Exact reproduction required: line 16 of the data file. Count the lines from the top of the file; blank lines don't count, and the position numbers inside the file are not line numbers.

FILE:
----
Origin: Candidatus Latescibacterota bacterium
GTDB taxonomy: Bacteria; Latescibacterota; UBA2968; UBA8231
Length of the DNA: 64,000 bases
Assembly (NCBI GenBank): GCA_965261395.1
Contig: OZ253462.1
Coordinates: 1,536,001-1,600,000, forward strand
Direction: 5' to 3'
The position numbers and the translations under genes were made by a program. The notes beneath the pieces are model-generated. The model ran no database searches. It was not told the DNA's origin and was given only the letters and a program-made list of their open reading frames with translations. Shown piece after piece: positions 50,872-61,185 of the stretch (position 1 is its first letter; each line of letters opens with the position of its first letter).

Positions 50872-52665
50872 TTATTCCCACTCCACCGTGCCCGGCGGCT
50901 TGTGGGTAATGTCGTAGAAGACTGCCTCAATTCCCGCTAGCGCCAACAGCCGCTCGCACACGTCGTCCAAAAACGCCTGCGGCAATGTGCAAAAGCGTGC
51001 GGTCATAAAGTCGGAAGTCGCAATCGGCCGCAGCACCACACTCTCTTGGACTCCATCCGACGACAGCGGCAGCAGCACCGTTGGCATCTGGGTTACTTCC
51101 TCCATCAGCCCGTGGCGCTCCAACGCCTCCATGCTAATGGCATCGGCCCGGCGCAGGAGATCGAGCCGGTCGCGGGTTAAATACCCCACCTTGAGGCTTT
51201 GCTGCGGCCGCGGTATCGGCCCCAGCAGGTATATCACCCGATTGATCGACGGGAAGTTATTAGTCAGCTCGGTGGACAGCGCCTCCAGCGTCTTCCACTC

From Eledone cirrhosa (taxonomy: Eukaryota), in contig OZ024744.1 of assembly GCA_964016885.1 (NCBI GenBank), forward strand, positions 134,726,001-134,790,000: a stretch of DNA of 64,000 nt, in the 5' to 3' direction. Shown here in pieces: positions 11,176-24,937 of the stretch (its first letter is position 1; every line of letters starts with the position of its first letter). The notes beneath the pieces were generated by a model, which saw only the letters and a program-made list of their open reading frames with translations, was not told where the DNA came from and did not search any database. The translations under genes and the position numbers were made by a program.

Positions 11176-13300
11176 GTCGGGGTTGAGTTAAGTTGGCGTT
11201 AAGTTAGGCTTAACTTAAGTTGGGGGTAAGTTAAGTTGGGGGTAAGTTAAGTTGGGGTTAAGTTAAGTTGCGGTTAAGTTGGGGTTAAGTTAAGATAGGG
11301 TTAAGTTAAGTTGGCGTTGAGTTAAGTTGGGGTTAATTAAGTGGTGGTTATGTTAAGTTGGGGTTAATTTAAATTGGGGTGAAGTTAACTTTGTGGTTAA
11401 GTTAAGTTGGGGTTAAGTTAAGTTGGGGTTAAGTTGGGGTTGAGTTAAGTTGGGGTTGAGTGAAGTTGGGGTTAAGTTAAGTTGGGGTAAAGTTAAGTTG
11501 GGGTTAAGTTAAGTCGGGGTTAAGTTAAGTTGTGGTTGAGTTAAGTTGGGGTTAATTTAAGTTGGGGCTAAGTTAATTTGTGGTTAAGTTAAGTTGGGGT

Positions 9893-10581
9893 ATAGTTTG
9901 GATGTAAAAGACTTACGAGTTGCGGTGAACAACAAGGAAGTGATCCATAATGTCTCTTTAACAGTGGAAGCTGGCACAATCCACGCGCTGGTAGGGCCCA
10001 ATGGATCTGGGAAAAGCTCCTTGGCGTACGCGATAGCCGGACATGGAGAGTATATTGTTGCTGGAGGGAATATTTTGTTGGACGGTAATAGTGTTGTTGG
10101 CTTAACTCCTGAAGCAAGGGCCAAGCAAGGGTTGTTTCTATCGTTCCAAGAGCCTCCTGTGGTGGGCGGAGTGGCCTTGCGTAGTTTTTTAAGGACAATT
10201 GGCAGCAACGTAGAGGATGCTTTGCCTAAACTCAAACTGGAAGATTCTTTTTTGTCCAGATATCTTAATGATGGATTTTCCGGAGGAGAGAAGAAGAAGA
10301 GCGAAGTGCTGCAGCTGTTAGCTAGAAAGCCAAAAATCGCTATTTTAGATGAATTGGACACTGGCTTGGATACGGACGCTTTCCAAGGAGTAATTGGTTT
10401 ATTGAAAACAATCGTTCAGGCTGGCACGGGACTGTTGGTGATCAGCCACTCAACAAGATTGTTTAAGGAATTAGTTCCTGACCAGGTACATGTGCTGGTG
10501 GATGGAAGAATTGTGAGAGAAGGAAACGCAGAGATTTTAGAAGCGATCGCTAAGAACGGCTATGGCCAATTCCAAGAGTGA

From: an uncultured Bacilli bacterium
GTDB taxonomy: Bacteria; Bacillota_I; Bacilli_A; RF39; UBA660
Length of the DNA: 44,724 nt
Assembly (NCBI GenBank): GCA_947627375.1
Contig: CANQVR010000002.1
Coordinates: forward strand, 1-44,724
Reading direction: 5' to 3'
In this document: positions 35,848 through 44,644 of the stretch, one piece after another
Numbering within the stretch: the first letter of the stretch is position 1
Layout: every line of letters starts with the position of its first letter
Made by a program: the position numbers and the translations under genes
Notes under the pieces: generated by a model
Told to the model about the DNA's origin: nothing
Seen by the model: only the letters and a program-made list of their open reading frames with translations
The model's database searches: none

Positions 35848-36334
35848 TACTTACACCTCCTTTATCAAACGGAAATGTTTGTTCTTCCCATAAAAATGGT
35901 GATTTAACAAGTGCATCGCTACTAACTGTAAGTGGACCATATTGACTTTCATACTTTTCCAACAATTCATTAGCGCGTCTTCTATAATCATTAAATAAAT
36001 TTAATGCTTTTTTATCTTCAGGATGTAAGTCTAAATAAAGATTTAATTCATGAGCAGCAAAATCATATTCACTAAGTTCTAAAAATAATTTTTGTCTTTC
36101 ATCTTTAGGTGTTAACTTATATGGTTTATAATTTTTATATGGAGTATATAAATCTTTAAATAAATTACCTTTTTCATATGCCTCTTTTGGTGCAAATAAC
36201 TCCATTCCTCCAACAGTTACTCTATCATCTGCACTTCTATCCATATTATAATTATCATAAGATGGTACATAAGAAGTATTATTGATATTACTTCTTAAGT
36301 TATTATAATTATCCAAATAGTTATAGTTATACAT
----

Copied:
Positions 11176-13300